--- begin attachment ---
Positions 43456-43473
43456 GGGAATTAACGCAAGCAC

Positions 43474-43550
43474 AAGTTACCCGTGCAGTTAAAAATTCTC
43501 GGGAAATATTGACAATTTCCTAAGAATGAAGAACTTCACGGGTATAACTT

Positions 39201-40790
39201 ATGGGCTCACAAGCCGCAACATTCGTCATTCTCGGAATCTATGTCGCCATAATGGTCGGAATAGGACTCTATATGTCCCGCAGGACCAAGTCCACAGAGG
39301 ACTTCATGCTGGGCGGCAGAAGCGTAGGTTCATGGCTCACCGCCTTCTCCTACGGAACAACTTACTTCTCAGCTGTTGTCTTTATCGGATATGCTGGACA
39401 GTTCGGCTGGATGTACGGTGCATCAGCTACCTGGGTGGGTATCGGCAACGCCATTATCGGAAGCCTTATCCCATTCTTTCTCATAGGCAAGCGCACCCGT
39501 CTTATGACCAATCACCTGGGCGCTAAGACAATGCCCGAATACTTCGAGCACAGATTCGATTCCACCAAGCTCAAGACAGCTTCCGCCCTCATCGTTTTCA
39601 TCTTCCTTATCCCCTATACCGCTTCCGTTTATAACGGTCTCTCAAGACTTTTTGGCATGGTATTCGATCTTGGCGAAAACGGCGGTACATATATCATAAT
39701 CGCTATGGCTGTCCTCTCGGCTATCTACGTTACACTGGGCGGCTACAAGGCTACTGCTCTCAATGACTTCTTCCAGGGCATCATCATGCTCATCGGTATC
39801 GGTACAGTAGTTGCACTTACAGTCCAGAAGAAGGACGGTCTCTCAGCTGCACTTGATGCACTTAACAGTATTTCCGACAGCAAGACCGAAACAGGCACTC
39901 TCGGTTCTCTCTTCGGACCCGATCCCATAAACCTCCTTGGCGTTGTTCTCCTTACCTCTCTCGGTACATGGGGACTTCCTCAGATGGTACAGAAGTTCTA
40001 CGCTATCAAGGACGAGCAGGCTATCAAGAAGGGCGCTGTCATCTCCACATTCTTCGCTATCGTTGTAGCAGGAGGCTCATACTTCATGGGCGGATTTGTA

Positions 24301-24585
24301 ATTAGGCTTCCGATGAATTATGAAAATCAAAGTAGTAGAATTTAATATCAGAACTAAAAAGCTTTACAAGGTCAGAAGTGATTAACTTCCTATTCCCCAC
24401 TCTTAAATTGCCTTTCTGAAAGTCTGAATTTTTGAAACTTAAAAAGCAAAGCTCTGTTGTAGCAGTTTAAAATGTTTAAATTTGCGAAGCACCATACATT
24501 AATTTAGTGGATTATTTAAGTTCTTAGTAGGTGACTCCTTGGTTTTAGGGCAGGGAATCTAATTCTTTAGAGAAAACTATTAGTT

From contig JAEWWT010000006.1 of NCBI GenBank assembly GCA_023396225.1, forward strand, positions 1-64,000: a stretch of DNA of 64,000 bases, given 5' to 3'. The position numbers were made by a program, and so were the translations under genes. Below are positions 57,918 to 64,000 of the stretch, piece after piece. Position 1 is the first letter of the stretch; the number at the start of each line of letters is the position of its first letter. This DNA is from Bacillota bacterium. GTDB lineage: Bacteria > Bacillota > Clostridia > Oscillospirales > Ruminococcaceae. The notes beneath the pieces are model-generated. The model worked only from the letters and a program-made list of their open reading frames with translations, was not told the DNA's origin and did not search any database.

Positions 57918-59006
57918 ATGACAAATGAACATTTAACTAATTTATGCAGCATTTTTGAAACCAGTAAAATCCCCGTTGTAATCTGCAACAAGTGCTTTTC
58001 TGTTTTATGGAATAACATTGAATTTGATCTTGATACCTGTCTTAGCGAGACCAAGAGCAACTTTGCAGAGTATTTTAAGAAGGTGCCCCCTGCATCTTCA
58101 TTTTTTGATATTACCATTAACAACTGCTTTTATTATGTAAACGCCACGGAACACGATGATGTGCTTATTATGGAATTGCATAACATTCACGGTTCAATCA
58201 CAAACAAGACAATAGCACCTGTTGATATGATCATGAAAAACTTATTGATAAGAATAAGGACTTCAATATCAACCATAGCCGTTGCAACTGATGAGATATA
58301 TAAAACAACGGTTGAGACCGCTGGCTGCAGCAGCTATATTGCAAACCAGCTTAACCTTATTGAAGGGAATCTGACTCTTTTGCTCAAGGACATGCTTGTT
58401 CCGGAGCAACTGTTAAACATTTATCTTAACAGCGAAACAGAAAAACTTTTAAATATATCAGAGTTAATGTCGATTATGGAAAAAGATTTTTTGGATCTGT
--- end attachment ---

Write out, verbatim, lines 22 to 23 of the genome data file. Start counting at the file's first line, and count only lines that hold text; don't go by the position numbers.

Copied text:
57918 ATGACAAATGAACATTTAACTAATTTATGCAGCATTTTTGAAACCAGTAAAATCCCCGTTGTAATCTGCAACAAGTGCTTTTC
58001 TGTTTTATGGAATAACATTGAATTTGATCTTGATACCTGTCTTAGCGAGACCAAGAGCAACTTTGCAGAGTATTTTAAGAAGGTGCCCCCTGCATCTTCA